- Submit directly to a publisher. If you don’t have an agent, you can sometimes submit directly to a publisher—just know your odds of acceptance are very slim. In the vast majority of cases, publishers will only consider a novel submitted by a reputable literary agent; an unsolicited manuscript is almost sure to be returned unread. The exceptions to this rule are if you are submitting a niche novel to a niche publishing house or if you have a personal connection to an editor who’d be willing to read you on account of that relationship.
- Embrace non-fiction. Many first time authors are fiction writers, but traditional book publishers know that the majority of bestselling titles are non-fiction. A non-fiction book can be in any number of genres—biography, autobiography, memoir, history, self-help, cookbooks, economics, political science, hard science—and collectively these genres generate more book sales than fiction titles. As such, it can be easier to get a publishing contract for a non-fiction proposal than for a fully completed novel.
- Accept that short stories and poetry do not sell. Although short stories and poetry are wonderful genres from a literary standpoint, they don’t sell a lot of print books. Major book publishers rarely issue deals (especially not deals with upfront money) to authors pitching poetry and short story anthologies. Those who do get such book deals are almost always previously published authors. New authors who specialize in these genres should look to indie publishers, university publishing services, and the self-publishing route.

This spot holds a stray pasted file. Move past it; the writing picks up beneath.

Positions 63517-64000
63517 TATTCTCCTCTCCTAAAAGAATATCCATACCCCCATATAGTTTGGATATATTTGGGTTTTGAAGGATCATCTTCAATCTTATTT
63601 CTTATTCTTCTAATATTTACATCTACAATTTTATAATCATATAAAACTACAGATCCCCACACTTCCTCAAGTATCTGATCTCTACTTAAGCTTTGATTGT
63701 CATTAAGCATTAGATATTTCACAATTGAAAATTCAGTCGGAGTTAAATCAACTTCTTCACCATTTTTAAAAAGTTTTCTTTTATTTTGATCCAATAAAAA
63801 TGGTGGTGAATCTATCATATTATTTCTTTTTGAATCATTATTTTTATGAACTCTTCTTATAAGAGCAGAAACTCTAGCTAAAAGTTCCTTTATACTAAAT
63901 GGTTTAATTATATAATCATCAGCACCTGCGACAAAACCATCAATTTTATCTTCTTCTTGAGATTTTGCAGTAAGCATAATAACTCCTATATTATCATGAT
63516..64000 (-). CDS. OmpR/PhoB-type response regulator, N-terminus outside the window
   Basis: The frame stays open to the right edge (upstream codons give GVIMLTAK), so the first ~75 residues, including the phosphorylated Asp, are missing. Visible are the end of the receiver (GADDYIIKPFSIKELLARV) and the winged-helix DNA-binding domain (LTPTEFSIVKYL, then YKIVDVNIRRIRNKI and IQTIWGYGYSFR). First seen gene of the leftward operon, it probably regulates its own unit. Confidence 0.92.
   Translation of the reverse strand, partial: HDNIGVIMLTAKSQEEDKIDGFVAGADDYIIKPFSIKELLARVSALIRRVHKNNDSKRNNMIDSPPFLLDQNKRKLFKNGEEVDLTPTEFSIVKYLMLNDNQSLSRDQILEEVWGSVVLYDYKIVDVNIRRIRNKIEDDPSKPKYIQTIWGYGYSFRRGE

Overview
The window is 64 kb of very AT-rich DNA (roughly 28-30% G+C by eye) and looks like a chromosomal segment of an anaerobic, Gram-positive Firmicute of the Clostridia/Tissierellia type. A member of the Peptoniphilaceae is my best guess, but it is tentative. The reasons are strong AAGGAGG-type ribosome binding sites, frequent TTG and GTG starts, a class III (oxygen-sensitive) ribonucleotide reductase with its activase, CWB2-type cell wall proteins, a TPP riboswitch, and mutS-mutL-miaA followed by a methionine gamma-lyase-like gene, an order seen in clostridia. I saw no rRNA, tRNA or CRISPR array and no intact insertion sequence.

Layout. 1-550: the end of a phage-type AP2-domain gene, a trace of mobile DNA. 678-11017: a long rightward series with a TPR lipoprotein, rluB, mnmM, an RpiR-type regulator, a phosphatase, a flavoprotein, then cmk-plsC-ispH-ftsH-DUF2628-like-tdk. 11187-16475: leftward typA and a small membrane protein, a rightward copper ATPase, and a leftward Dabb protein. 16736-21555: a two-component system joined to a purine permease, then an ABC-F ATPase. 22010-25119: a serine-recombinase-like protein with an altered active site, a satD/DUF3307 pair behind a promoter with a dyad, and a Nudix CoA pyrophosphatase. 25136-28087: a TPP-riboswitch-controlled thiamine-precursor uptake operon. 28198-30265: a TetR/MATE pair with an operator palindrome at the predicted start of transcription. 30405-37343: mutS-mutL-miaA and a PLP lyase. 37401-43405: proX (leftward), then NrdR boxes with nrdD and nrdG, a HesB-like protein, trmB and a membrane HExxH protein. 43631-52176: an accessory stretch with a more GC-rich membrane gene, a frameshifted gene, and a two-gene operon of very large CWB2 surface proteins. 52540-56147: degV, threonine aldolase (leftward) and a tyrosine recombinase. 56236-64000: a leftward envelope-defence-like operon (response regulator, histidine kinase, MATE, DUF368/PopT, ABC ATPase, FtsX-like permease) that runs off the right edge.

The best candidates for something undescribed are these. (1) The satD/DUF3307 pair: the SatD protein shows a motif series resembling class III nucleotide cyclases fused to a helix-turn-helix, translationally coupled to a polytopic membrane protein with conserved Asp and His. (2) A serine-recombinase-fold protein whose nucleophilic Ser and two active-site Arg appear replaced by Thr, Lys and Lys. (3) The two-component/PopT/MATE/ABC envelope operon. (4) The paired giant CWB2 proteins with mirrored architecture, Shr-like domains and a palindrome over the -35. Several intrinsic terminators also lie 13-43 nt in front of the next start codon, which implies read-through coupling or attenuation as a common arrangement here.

5 Tips for Self-Publishing Your Book
Self-published authors eschew publishing houses and get their novel out into the world on their own. They do this by making the book available for print-on-demand, as an ebook, as an audiobook, or by printing and selling copies of the book themselves.
Here are some tips for getting your creative writing into the world via the self-publishing process: